Understanding Student Needs Vital to Succeeding in the Graduate Student Environment
In a previous EvoLLLution article (Three Factors Influencing Persistence and Withdrawal for Part-Time Adult Graduate Students) we shared some of the findings from a study of adult students attending part-time graduate programs at a public university. As we reported, the leading reason why some students had withdrawn or seriously considered withdrawing from their program was due to “feeling overwhelmed by the workload.” We suggested that prior to their matriculation, adult students need to fully understand the expectations of graduate-level coursework, the requirements of the federal credit-hour definition and the changes they would need to make in their lives to successfully manage school on top of work, family, financial and other obligations.
To learn more about the issues raised by students in our original study, in spring 2014, we surveyed 62 graduate faculty from this same institution to determine whether faculty shared student perceptions of graduate student persistence. We found confirmation of what students had said about feelings of being overwhelmed and confirmation of the need for more transparency in terms of expectations. This was summed up by one professor as: “The greatest impediment to student success is their clear understanding of how much time per week they will need to devote to preparation for class.”
Faculty respondents were cognizant of the different stress factors facing adult students and the effect these have on student expectations and persistence. When asked, “Are there issues that you hear about from your students that they say make the graduate school experience … difficult for them.”
The three leading responses from faculty were:
- Work related issues/conflicts (71.7 percent)
- Family obligations (67.9 percent)
- Personal or family health issues (50.9 percent)
Since faculty appear to recognize the multitude of time constraints and stressors for adults students, we wondered if they employed strategies to help students succeed without jeopardizing the academic integrity of the coursework or program.
Results from the respondents included the following:
- Offered office hours via email or in person (87.8 percent)
- Offered to come in early or stay after class to address questions or problems (71.4 percent)
- Showed leniency about due dates in recognition of the outside pressures of students (61.2 percent)
- Identified prerequisite skills in their course syllabus (e.g., technology, citation referencing) (44.9 percent)
Faculty cited other measures they initiated to encourage persistence and success among their students.
- Developing a one-credit writing course in response to incoming student anxieties and perceived limited skills regarding writing, research and technology. This introduced students to using the library database and Blackboard learning management system their institution uses, thereby helping students make the transition to graduate work.
- Embedding a librarian in an online course in order to provide immediate access for research assistance.
- Providing opportunities for students to submit a first draft of their work a week in advance of the deadline so that substantial feedback could be given.
- Giving regular feedback to students about their work and what they needed to do to improve.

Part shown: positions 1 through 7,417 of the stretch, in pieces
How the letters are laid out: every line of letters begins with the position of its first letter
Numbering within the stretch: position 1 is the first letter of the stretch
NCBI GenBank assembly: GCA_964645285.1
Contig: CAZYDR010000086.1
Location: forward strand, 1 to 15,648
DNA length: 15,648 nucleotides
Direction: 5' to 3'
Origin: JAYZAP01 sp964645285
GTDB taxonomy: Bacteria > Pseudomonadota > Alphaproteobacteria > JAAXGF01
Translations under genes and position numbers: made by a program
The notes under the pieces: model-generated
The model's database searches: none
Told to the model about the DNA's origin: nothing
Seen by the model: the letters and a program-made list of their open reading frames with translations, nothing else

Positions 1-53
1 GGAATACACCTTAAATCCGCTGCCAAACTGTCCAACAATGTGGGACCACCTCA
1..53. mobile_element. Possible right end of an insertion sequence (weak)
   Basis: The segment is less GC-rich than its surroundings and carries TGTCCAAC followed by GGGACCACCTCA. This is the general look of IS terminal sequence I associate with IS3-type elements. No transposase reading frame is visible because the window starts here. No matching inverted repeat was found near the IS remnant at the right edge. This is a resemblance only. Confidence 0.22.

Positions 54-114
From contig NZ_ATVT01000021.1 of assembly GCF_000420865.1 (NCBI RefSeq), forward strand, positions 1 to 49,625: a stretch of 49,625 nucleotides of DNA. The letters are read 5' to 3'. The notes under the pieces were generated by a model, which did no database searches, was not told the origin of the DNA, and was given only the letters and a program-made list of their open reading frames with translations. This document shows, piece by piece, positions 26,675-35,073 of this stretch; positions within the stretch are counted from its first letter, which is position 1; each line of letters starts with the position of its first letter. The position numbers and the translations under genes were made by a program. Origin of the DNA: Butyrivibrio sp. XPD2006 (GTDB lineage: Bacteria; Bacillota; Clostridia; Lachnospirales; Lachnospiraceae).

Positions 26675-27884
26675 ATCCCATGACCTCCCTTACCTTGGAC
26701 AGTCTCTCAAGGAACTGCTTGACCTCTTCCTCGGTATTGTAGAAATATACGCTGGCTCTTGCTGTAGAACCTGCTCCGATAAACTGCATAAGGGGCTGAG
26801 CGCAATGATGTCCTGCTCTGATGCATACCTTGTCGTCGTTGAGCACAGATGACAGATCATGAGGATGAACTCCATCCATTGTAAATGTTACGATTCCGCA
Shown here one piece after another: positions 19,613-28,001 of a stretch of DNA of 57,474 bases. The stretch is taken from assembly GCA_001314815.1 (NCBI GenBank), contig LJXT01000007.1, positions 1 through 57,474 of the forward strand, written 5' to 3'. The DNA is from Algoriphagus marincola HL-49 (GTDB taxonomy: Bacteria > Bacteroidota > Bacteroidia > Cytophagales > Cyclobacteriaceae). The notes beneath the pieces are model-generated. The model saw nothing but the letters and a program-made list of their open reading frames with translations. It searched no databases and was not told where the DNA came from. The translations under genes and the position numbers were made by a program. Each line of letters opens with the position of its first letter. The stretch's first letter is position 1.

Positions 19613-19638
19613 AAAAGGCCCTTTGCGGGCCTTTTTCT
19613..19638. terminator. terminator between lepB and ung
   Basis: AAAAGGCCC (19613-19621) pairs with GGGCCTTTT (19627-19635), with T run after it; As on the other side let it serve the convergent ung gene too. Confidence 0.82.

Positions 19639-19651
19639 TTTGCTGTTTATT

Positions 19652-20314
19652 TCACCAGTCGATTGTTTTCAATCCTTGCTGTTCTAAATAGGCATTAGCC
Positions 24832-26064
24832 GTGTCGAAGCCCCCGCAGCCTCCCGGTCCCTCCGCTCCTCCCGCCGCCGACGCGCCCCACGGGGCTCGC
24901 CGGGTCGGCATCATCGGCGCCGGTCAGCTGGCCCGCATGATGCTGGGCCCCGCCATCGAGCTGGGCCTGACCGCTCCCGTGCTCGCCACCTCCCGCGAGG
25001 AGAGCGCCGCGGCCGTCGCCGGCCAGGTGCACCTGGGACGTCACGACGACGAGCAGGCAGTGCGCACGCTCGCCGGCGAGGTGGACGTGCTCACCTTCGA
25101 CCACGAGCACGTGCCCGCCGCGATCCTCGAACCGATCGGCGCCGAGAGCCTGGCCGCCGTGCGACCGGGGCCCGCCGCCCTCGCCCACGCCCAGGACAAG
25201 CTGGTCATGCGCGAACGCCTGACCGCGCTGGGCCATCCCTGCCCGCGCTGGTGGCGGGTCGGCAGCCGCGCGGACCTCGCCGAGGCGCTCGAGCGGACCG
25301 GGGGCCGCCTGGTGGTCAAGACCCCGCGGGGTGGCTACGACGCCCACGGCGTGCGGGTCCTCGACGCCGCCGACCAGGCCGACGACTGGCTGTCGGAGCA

Suggestions for administrative initiatives included:
- Provide a cross-disciplinary orientation workshop for accepted students where the basics of academic writing are reviewed and tutoring resources are described.
- Provide a peer mentoring program that has current graduate students paired up with prospective graduate students.
- Assign a graduate school faculty member to whom the student can turn for a quick conversation, question or support during difficult times.
- Make sure students have a clear career path in mind because the cost of graduate school is a major financial and time investment.
Each of these initiatives addresses the problems associated with limited social and cultural capital of many of our students (problems discussed in our previous papers). They speak to the need to help acclimate and support students whose expectations of graduate school may not be in line with realities. While such actions may or may not result in the persistence of individual students, they send a strong message of institutional concern for student success. As we found in our previous study with adult part-time graduate students, caring matters. Faculty responses on the current survey made clear that they understand the institution’s commitment to students is demonstrated primarily by the actions of faculty and staff. When asked about the most important aspects of instruction to graduate student persistence, the leading factor cited by graduate faculty was concern for students.
By making the expectations of graduate coursework clear to incoming students, providing a strong orientation program, offering peer mentoring, working with students to help them identify how they will manage their time given a multitude of responsibilities and enhancing opportunities for student learning and success through pedagogical strategies, we can demonstrate a culture and practice of caring that’s both affirming and motivating for adult students.
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 Cohen, M. and Greenberg, S. 2011. “The Struggle to Succeed: Factors Associated with the Persistence of Part-time Adult Students Seeking a Master’s Degree.” Continuing Higher Education Review, Vol. 75: 101-102. Accessed at http://files.eric.ed.gov/fulltext/EJ967811.pdf
Author Perspective: Administrator
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